Dad's first operation in late November last year, was removing the cancer that had spread to his lever.

Dad's second operation on the 4th January this year was a double, which means that his doctors not only removed the cancer from his bowl but also performed a second surgery while they were in the vicinity. Dad also had colostomy surgery.

Read here if you are interested in knowing a little more about what type of cancer my dad has.

Dad's selfie right before his first operation. Photo credit: O.R Bøhn

The gigantic machine at Ulleval hospital in Oslo. Photo credit: O.R Bøhn

Dad’s doctors are hopeful that dad too will survive his cancer. We have no choice but to believe them. But deep down, we are all terrified for dad. Just like covid, each treatment and operation has been like a wave that has washed in over our family. Every operation has some level of risk involved. The more complicated the surgery, the bigger the risk. 6 hour long double surgery is a pretty big risk. At home we prepare for the worst, and hope (and pray) for the best. Thanks to Covid, me, mum and Sydney sit at home waiting impatiently because we are not allowed to go to the hospital to wait for dad. Dad goes to every appointment on his own, with NO support network around him. We try to keep busy. Mum normally has hours of different activities planned for us. After a few hours, we end up watching a movie that none of us are really interested in, waiting for dad's surgeon or nurse to call us with news. We play the horrible waiting game each and every time.

After dad’s last surgery, dad was convinced that he was now cancer-free. Mum refused to be fooled. Life isn’t always that kind, she said. 6 weeks later, and dad was told that he now had three new cancerous tumors in his liver. Over the last 4 weeks, he has been preparing mentally and physically for yet another surgery, and it hasn’t been easy. Anyone that knows my dad, would most likely not describe dad as a “fighter”. My mum is! Survivor, fighter, superhero – basically the same. Maybe my dad isn't the "fighter-type" like my mum, but I know dad won’t give up fighting - because we won’t. We are only 8 months in since dad was diagnosed. For us it seems like a lifetime has already passed. We can’t give up. We refuse to give up for dad but also for us, because once we are over the humps called Covid and cancer, then I want to travel the world again with both my parents and do all the things that we used to do - with dad.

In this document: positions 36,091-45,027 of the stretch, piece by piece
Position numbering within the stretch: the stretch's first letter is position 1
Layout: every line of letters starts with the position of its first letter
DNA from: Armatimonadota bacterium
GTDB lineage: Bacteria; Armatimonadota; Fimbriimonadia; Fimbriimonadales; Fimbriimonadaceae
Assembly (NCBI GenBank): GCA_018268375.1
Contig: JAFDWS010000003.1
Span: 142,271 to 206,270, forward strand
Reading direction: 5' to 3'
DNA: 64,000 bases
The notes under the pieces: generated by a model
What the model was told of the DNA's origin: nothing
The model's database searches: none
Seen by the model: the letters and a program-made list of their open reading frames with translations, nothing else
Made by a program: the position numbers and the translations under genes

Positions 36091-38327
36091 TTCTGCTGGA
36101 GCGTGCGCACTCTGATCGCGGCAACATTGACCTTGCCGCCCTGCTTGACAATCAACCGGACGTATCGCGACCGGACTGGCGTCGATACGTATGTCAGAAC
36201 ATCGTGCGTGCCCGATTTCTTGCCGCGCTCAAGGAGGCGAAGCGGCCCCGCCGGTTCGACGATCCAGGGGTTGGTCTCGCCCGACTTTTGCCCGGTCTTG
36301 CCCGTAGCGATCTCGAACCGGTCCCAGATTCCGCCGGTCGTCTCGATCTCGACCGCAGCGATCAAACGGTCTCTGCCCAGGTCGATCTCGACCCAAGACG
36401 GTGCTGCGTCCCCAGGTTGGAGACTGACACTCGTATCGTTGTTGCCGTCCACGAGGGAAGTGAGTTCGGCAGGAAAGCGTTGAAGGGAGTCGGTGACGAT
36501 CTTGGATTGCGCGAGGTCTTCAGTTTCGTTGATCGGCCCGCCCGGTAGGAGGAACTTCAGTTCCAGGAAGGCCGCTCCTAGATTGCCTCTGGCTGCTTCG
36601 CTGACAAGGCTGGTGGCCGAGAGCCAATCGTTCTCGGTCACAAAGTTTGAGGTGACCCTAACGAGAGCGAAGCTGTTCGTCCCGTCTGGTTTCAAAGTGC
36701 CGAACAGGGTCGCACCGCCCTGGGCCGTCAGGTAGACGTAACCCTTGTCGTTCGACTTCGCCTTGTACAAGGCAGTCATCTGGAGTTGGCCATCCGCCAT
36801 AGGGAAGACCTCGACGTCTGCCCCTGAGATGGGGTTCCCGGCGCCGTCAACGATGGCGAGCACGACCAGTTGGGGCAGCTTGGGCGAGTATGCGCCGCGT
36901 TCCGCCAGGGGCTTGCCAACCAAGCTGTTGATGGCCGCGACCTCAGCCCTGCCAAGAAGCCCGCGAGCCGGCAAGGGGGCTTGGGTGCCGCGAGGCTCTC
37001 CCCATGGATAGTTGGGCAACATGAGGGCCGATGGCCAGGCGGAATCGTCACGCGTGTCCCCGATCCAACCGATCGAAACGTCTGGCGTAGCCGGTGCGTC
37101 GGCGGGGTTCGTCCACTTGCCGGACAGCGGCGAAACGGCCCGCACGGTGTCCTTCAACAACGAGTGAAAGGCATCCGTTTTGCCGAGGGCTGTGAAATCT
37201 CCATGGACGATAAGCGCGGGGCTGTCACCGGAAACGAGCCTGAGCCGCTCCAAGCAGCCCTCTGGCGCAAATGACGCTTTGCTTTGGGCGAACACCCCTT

We love our dad, and all his weirdo moments because that is him. So, if you see my dad even if you don’t know him, say hi – or if you know someone else that has cancer, send them a message. You will never know how much it means to cancer patients when they have the support of their friends and family, near or far. Never underestimate the healing powers of kindness.

Good luck with your surgery on Thursday dad.

We love you!

Deep discussion with dad about his shoes. (2020) Photo credit: V. Svebakk

Dad's "superhero" moment. (2020) Photo credit: V. Svebakk

When you laugh even at the small things in life. (2020) Photo credit: V. Svebakk